Christians Can’t Be Bystanders

Exodus 23:2
2 Do not follow the crowd in doing wrong. When you give testimony in a lawsuit, do not pervert justice by siding with the crowd.

As part of the Book of Exodus’ “Laws of Justice and Mercy,” this verse reminds us that in order to be just and merciful to others, we can’t just let things happen if we feel that it is against what God wants of us.

But this is a difficult law to apply to our modern lives. Christians do live slightly apart from the world’s rules, overall, and so sometimes it’s more tempting just to say, “Heck with it, let the world mess themselves up–WE’VE got JESUS so it doesn’t matter what they do.” Mob justice and mass apathy terrify us, and yet we feel powerless to speak up or to do anything for fear of being labeled one of THOSE Christians–one of the crazies who more often than not end up on the news for negative reasons.

Being a little isolationist is necessary to avoid the temptations in today’s global society; just as former alcoholics must avoid bars, so do born-again Christians have to avoid places (and sometimes people) who would tempt them back into a lifestyle that does not include a personal relationship with Jesus. But being completely isolated from the world, almost cloistered away and having nothing to do with it at all, is not what God wants either, and this verse tells us that very clearly. God does not want us to stand aside and let injustice and merciless behavior run rampant–He asks for us to step up and speak up, to brush aside apathy and resentment and try to help the world as much as we can. The example of giving testimony in a lawsuit is an example that shows how serious this concern is to God.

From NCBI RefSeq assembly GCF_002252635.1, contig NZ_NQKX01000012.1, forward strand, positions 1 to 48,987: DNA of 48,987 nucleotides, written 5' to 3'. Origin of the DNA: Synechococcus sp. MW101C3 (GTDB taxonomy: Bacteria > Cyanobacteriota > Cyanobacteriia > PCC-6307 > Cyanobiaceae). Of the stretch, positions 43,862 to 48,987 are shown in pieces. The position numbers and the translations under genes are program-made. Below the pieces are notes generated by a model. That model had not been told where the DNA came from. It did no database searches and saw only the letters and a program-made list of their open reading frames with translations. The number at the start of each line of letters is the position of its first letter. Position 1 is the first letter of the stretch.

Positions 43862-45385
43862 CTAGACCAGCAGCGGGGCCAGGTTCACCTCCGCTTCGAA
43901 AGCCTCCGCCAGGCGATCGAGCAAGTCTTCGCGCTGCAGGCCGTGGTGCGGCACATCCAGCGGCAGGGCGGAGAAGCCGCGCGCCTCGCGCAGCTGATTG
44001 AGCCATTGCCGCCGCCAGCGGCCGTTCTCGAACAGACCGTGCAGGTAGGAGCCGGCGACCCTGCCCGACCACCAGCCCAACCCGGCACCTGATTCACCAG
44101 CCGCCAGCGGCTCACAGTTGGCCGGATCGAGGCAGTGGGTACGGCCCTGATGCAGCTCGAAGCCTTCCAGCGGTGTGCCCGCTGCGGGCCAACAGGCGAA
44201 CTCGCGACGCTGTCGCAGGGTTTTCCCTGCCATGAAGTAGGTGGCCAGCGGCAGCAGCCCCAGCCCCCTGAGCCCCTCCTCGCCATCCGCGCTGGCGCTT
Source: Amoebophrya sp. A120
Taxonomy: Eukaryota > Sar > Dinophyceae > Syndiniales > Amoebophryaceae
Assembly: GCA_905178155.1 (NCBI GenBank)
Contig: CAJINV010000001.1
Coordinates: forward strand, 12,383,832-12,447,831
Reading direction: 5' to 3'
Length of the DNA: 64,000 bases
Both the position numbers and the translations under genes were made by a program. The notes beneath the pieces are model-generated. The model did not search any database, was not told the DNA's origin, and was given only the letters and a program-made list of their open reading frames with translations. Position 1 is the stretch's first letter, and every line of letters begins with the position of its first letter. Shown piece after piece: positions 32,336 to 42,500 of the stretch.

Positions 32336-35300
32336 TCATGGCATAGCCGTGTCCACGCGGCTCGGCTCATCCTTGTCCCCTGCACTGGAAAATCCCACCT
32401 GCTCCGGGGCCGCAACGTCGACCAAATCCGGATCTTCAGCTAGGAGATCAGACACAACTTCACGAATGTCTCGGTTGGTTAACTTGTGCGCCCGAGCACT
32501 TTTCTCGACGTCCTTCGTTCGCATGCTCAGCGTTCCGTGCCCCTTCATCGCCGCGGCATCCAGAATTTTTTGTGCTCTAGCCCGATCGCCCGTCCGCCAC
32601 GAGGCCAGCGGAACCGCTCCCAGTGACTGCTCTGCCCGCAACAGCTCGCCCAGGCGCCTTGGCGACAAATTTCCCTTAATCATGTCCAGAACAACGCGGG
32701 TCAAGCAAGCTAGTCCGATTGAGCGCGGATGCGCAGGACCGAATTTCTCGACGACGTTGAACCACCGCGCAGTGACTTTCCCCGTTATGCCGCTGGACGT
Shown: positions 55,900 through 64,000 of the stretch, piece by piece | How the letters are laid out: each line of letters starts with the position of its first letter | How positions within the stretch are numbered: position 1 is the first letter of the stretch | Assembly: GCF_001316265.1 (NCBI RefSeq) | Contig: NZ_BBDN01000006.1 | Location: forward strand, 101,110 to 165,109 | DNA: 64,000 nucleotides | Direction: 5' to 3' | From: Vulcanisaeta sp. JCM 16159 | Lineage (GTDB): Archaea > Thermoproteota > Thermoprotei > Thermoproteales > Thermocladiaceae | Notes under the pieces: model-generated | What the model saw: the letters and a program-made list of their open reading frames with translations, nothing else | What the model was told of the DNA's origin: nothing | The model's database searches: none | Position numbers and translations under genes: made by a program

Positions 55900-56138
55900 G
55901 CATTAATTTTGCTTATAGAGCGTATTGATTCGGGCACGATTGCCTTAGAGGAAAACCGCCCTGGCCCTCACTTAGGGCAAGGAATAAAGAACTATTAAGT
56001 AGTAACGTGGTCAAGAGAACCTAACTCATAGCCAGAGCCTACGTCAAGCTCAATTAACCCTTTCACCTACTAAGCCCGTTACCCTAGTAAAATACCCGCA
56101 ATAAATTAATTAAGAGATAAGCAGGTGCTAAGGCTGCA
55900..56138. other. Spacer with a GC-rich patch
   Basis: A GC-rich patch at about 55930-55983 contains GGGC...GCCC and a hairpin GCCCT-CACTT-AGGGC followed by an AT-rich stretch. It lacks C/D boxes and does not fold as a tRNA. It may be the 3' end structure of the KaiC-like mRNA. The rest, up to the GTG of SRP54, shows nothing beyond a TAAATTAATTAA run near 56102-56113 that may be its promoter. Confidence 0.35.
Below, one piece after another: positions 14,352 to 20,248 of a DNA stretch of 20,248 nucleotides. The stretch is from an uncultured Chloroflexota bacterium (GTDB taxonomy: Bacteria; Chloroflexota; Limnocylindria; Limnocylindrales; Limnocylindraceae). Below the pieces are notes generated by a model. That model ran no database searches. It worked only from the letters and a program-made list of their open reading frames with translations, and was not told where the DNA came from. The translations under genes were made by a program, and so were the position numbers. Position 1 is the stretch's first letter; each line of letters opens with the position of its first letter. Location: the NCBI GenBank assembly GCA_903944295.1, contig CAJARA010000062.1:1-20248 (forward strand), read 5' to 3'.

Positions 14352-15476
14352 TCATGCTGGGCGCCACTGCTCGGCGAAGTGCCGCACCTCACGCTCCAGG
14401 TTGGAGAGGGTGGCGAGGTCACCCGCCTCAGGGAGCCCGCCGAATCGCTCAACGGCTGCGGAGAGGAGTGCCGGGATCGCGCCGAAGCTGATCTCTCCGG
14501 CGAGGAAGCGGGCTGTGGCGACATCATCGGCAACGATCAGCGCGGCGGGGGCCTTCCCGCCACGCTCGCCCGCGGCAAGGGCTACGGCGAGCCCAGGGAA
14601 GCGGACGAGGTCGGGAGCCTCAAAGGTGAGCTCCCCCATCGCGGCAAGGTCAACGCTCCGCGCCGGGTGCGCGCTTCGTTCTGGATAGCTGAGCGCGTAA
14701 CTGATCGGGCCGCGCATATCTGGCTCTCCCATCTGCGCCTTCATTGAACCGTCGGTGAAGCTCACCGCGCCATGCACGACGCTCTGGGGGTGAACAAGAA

Since humans are generally a social species, and we tend to base much of our lives on how other people are living, it stands to reason that other people’s opinions would sway us heavily, despite our faith. We watch TV shows, read magazines, and visit websites that tell us how to live (and think) exactly like we “ought to.” This law doesn’t tell us to become completely worldly like this, but to be aware of what’s going on in the world, and to stand up and be counted if a decision is against what you believe. When we take this stance, of living a faith-centered life while still being aware of what’s going on in the world, we stand ready to seek God’s guidance and speak up when the world begins to tilt out of control.

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